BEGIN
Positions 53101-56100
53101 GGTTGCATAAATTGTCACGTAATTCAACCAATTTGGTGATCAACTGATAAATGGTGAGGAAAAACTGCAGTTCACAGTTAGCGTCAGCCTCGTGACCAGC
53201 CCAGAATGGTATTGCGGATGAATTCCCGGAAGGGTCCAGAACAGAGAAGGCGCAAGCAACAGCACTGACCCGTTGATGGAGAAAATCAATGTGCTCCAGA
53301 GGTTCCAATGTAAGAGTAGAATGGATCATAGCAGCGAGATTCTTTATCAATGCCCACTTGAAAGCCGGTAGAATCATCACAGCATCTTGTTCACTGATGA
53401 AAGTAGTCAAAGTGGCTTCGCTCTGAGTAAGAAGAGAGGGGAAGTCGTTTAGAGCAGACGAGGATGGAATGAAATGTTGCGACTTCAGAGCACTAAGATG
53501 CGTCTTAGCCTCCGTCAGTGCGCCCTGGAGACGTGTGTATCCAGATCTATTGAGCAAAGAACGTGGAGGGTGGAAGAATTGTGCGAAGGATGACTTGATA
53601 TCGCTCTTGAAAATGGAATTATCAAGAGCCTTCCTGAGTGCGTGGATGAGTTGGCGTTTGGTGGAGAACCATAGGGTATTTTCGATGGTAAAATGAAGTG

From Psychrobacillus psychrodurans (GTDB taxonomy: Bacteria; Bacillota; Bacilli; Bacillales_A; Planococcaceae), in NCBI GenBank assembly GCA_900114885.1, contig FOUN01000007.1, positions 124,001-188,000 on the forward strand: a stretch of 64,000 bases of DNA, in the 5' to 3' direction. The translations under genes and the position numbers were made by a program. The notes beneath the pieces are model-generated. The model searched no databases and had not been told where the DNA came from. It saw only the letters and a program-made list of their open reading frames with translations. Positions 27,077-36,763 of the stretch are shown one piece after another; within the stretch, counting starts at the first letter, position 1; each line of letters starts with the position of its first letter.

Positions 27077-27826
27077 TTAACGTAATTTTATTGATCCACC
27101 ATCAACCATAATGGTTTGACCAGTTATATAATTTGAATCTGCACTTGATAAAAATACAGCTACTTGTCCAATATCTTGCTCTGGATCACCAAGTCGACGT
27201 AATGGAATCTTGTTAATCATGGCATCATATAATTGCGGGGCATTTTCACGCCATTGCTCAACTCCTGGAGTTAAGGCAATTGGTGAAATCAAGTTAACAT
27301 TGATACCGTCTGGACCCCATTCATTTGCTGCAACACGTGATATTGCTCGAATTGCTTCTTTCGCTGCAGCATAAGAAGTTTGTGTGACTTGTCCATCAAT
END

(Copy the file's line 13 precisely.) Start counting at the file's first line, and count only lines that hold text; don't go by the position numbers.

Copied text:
27301 TGATACCGTCTGGACCCCATTCATTTGCTGCAACACGTGATATTGCTCGAATTGCTTCTTTCGCTGCAGCATAAGAAGTTTGTGTGACTTGTCCATCAAT